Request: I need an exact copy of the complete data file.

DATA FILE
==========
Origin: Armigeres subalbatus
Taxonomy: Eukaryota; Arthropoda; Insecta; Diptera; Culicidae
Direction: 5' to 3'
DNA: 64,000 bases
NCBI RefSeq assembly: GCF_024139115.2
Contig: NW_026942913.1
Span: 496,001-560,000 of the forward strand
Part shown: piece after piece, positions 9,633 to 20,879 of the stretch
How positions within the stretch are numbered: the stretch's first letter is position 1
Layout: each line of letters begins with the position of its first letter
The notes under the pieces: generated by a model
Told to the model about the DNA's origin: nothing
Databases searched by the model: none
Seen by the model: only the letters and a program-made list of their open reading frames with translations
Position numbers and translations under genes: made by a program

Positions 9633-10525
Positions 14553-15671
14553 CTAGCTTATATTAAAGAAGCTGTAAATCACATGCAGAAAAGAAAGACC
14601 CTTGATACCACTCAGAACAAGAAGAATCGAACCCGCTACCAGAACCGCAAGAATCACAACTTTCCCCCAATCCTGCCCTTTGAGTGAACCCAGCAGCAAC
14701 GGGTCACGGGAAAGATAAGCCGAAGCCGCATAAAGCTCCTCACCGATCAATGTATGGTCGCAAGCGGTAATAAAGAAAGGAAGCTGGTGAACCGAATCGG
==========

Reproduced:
Origin: Armigeres subalbatus
Taxonomy: Eukaryota; Arthropoda; Insecta; Diptera; Culicidae
Direction: 5' to 3'
DNA: 64,000 bases
NCBI RefSeq assembly: GCF_024139115.2
Contig: NW_026942913.1
Span: 496,001-560,000 of the forward strand
Part shown: piece after piece, positions 9,633 to 20,879 of the stretch
How positions within the stretch are numbered: the stretch's first letter is position 1
Layout: each line of letters begins with the position of its first letter
The notes under the pieces: generated by a model
Told to the model about the DNA's origin: nothing
Databases searched by the model: none
Seen by the model: only the letters and a program-made list of their open reading frames with translations
Position numbers and translations under genes: made by a program

Positions 9633-10525
Positions 14553-15671
14553 CTAGCTTATATTAAAGAAGCTGTAAATCACATGCAGAAAAGAAAGACC
14601 CTTGATACCACTCAGAACAAGAAGAATCGAACCCGCTACCAGAACCGCAAGAATCACAACTTTCCCCCAATCCTGCCCTTTGAGTGAACCCAGCAGCAAC
14701 GGGTCACGGGAAAGATAAGCCGAAGCCGCATAAAGCTCCTCACCGATCAATGTATGGTCGCAAGCGGTAATAAAGAAAGGAAGCTGGTGAACCGAATCGG